Wealth of Ideas Newsletter, June 2004
In the world of patent infringement lawsuits, one defense often raised by the defendant is “laches.” Although it is frequently mentioned in conjunction with a similar defense, “estoppel,” and although the two are related, laches is not synonymous with estoppel. Laches, from the Old French, means slackness or negligence – a “sin of omission.” In intellectual property law, it is the unexcused failure of a patentee to take action in a timely manner against a patent infringer.
Why does it matter when the patentee brings suit against an alleged infringer? Because an excessive delay may put the defendant at a disadvantage: key witnesses may be no longer available or memories may have dimmed; important documents may be long gone. When laches is found, the patentee is barred from collecting damages accruing prior to the filing of the suit, but is still able to obtain an injunction barring the defendant from further infringement of the patents-in-suit.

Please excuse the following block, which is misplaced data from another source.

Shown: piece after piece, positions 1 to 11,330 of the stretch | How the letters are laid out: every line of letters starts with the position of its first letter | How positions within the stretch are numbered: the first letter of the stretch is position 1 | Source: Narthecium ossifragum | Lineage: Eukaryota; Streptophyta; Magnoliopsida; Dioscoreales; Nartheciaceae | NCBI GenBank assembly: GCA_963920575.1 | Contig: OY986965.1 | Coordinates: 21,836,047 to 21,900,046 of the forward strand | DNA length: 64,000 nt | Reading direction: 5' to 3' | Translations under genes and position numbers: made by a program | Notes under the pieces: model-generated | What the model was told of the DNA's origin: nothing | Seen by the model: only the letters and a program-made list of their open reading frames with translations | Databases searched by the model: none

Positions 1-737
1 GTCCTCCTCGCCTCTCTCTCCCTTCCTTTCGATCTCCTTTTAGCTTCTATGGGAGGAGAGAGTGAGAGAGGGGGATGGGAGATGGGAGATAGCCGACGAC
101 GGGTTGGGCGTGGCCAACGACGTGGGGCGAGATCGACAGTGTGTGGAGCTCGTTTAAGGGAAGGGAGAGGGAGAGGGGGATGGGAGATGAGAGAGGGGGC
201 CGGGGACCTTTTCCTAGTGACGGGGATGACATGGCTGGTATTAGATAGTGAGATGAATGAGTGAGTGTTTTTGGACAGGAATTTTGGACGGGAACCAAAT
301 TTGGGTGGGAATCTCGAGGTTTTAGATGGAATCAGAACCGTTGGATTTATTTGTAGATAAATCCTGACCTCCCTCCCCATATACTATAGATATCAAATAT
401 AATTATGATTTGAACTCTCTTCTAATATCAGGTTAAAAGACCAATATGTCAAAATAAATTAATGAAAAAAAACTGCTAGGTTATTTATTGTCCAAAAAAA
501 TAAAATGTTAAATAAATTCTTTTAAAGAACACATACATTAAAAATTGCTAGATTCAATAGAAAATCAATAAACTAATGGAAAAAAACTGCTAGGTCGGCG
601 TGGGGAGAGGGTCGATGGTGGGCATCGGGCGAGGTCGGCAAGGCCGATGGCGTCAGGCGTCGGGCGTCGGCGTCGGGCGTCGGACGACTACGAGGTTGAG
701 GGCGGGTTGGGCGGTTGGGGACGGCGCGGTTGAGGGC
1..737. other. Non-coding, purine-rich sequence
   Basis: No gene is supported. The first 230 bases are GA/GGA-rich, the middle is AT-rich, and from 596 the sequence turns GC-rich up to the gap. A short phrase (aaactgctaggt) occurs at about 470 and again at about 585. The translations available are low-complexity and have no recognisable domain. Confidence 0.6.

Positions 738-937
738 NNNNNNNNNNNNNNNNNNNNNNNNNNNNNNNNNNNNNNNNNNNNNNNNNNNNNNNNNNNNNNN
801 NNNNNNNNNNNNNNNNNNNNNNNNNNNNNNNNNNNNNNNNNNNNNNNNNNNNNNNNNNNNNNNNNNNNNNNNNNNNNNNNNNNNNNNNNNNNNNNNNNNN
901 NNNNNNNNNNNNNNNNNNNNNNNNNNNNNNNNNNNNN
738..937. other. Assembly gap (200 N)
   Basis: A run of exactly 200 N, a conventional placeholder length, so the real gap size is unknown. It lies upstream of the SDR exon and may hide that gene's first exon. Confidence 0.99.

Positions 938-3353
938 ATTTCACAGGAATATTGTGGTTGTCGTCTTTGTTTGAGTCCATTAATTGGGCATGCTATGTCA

Once the laches defense has been raised, the plaintiff may still offer evidence that the delay either was reasonable or not prejudicial to the defendant. Ultimately, the burden of proving laches rests with the defendant, who must prove that there was an unreasonable delay in bringing suit and that this delay prejudiced the defense. However, a rebuttable presumption of laches arises when the patentee waits more than six years from the time when he or she discovered (or reasonably should have discovered) the infringement to file a lawsuit.
The moral of the story: If you sit on your rights for too long, you may forfeit them.